The question is how did that impact the game? (Even Cowher doesn't understand the question). When we went in at halftime, I thought the momentum was on our side. We had moved the ball back down after the missed field goal by Jeff (Reed) and we had moved the ball back down and done a good job of getting the placement team on and we had used the clock well and made it 17-14 (it was 14-10). We came out and talked about that first series, we have talked about that all year. Really, one of the back breakers was that 72-yard reverse that Lelie (wow, this question really confused him). We're back down by 10 again (really it was 11). It was one of those games where we just fighting an uphill battle. We could never get back in a position where, we got back within three again (really it was four) and we hold them to a punt and they punt the ball down at the three-yard line. We run three plays and we get sacked. We punt the ball out and the next thing you know, they're starting at the 17-yard line because of the personal foul on Anthony Smith. We got behind and we kept trying to get closer but we couldn't get over the hump. Even right down to the wire, trying to hold onto the timeouts. If we score there and then kick the ball deep, if you hold your timeouts, you're only a field goal away. Again, completing a two-point play. These guys are playing hard. The disappointing part of that is that they're not getting the benefits from the preparation. They're working hard during the week. There's no problem with that. We've got to carry that over to the game. We've just got to get people to not be afraid to fail and some people from trying to win the whole thing themselves. That's the fine line we're walking. (Thank God we cleared that up).
You're like third lowest in the league in penalties, but you had a couple more personal fouls?
Yeah we did. We addressed them and talked about it. James (Farrior) lost his cool. Anthony Smith was kind of a push. They're calling games close. There's been a lot more personal foul calls in the league this year, not so much from that standpoint, but there have been more taunting calls, celebration calls, which people are interpreting as that. That's fine, that's the way it should be in our league, I don't have a problem with that. We've got to use better judgment. I concur with that assessment.
Are those types of penalties out of frustration?
I don't think there's any question there's some frustration involved with that. But you've got to maintain your cool. But I don't think there's any question a lot of it has been frustration. But you've got to be able to deal with that. That's what separates people. You've got to be able to deal with a little adversity. It's not the situation, it's how you respond to that. Certainly at this point, we have not responded very well.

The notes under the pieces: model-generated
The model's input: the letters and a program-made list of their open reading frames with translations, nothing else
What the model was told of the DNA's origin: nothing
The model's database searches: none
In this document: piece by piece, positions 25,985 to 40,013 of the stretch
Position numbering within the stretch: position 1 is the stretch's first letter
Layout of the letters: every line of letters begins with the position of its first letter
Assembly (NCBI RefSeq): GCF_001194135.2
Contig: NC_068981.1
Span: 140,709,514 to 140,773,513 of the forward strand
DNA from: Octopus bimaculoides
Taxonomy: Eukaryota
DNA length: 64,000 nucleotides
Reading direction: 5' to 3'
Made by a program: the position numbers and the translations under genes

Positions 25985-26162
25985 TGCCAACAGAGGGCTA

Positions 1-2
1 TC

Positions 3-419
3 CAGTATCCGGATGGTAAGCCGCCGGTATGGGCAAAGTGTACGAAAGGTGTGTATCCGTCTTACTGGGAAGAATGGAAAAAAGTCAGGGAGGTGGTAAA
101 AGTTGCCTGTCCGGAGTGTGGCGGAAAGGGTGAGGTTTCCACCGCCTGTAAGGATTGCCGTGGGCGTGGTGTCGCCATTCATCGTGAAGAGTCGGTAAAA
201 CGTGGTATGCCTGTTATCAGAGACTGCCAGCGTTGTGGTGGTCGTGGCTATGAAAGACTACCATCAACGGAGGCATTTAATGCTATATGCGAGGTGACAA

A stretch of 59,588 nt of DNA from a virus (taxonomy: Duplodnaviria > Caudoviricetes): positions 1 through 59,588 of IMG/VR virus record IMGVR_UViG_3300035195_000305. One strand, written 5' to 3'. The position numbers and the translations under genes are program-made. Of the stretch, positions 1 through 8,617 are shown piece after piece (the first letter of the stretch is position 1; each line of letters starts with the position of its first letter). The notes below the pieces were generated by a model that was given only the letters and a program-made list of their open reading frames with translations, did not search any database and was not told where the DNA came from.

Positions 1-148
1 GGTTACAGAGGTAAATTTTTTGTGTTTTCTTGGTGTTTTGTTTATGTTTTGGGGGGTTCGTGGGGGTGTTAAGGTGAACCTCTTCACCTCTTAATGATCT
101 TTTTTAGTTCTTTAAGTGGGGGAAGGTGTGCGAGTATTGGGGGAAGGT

They hit Joey (Porter) pretty hard for just saying something, was that deserved?
I don't know. He'll go through the appeals process and we'll go from there.
Are there any guesses why Santonio is having trouble holding onto the ball on punts as opposed to when he's in space as a wide receiver?
Is it because players are coming down with more speed?
That sounds pretty good to me. This league, the impacts you take are going to be greater than they were in college, particularly when you're dealing with the kicking game. The kicking game, a lot of these guys who are covering kicks were starters in college. They're pretty good athletes. They're fast and they're big. That's speculation on my part. That's something you have to understand. There's an acclimation process. But I certainly wouldn't expect to turning the ball over to be part of that process. He has to experience that and understand that and he's going through that right now.
Why do you think New Orleans has turned it around?
The quarterback has done a very good job of playing smart football. They've got the fewest sacks, or among the fewest sacks in the league. They're throwing the ball quick. He's got a lot of really good skill players around him. I talked about Marques Colston before. Reggie Bush is a very dynamic player. He does a lot of things for them. He can run the ball, catch the ball. I think they're playing with a lot of confidence. Defensively, they've got a lot of young players and they've won a couple of close games. They're playing with a lot of confidence right now. I give Sean (Payton) and his staff have done a good job of utilizing the players and getting those guys to believe in the system and they're playing very well.
(Stop, Ellis time) The defensive backs have had a tough time with big receivers, is Colston another one of those?
Oh yeah. Yeah, you see him every week. He's 6-3, 220, has soft hands. He's making a lot of good plays for them.
How did Najeh do in the third-down role?
I thought Najeh played really well in any role we've put him at this point. He's been a real pleasant acquisition. Whatever you ask him to do, he's done it. He's done it very well.
Will you get him a little more time?
Right now I would say him and Willie are a good compliment.
Will Rian (Wallace) have to assume a lot more of what Clint does?
Yeah it will be a lot more, we're pretty short there inside. He'll be assuming a lot more responsibility. He'll be here today.
Are you concerned about where Ike's (Taylor) head is at?
Oh yeah. And it's how they respond to the situations. You see some guys who bounce back. You see some guys that it can linger with them. That's true not just with him but with a lot of players who go through tough games and tough periods of time. No one said it's going to be easy. You have to fight through it. There are going to be things can control. You have to deal with that too. You have to deal with the hand that you are dealt. How you respond to that will speak volumes. You can grow from that or you can dwell on it. The choice is usually up to the individual.
How did the offensive line grade out?
I think for the most part, they did fine. Even on the first sack Max (Starks) gave up, he was expecting help from Najeh and Najeh was supposed to help him. That was kind of Najeh's first play on third down. He was more concerned with his route than he was with his protection, just chipping the guy. Outside of that, I thought Max played a much better game than the week before. The line in general did a good job. We got beat a couple of times, but that's a pretty good defensive line too. We did a pretty good job for the most part.